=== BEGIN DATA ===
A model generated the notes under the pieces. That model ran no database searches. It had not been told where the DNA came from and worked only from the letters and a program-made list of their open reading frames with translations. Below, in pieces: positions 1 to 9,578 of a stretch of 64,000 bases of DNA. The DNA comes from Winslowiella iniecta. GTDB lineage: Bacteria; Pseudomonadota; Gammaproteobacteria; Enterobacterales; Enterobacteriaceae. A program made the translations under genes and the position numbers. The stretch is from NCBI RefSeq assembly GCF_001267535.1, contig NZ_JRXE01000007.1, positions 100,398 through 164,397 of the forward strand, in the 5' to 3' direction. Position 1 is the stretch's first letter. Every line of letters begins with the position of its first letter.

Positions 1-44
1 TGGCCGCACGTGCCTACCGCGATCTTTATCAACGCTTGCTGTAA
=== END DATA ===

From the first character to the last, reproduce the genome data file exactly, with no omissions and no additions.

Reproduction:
A model generated the notes under the pieces. That model ran no database searches. It had not been told where the DNA came from and worked only from the letters and a program-made list of their open reading frames with translations. Below, in pieces: positions 1 to 9,578 of a stretch of 64,000 bases of DNA. The DNA comes from Winslowiella iniecta. GTDB lineage: Bacteria; Pseudomonadota; Gammaproteobacteria; Enterobacterales; Enterobacteriaceae. A program made the translations under genes and the position numbers. The stretch is from NCBI RefSeq assembly GCF_001267535.1, contig NZ_JRXE01000007.1, positions 100,398 through 164,397 of the forward strand, in the 5' to 3' direction. Position 1 is the stretch's first letter. Every line of letters begins with the position of its first letter.

Positions 1-44
1 TGGCCGCACGTGCCTACCGCGATCTTTATCAACGCTTGCTGTAA